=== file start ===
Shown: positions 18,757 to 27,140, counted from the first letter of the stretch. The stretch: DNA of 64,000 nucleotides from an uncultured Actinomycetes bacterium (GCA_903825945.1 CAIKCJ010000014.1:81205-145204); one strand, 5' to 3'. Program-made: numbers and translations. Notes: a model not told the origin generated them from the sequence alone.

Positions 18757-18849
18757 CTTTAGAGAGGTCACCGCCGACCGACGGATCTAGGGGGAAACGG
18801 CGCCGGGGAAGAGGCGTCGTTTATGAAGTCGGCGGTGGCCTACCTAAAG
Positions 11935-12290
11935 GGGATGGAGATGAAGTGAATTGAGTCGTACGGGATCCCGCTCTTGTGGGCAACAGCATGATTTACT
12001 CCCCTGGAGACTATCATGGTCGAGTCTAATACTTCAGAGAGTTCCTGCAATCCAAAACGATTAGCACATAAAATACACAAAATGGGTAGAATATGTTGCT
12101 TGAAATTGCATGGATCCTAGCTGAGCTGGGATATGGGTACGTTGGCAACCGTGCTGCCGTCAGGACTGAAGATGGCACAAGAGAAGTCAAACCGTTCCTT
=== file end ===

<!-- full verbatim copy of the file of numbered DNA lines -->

Shown: positions 18,757 to 27,140, counted from the first letter of the stretch. The stretch: DNA of 64,000 nucleotides from an uncultured Actinomycetes bacterium (GCA_903825945.1 CAIKCJ010000014.1:81205-145204); one strand, 5' to 3'. Program-made: numbers and translations. Notes: a model not told the origin generated them from the sequence alone.

Positions 18757-18849
18757 CTTTAGAGAGGTCACCGCCGACCGACGGATCTAGGGGGAAACGG
18801 CGCCGGGGAAGAGGCGTCGTTTATGAAGTCGGCGGTGGCCTACCTAAAG
Positions 11935-12290
11935 GGGATGGAGATGAAGTGAATTGAGTCGTACGGGATCCCGCTCTTGTGGGCAACAGCATGATTTACT
12001 CCCCTGGAGACTATCATGGTCGAGTCTAATACTTCAGAGAGTTCCTGCAATCCAAAACGATTAGCACATAAAATACACAAAATGGGTAGAATATGTTGCT
12101 TGAAATTGCATGGATCCTAGCTGAGCTGGGATATGGGTACGTTGGCAACCGTGCTGCCGTCAGGACTGAAGATGGCACAAGAGAAGTCAAACCGTTCCTT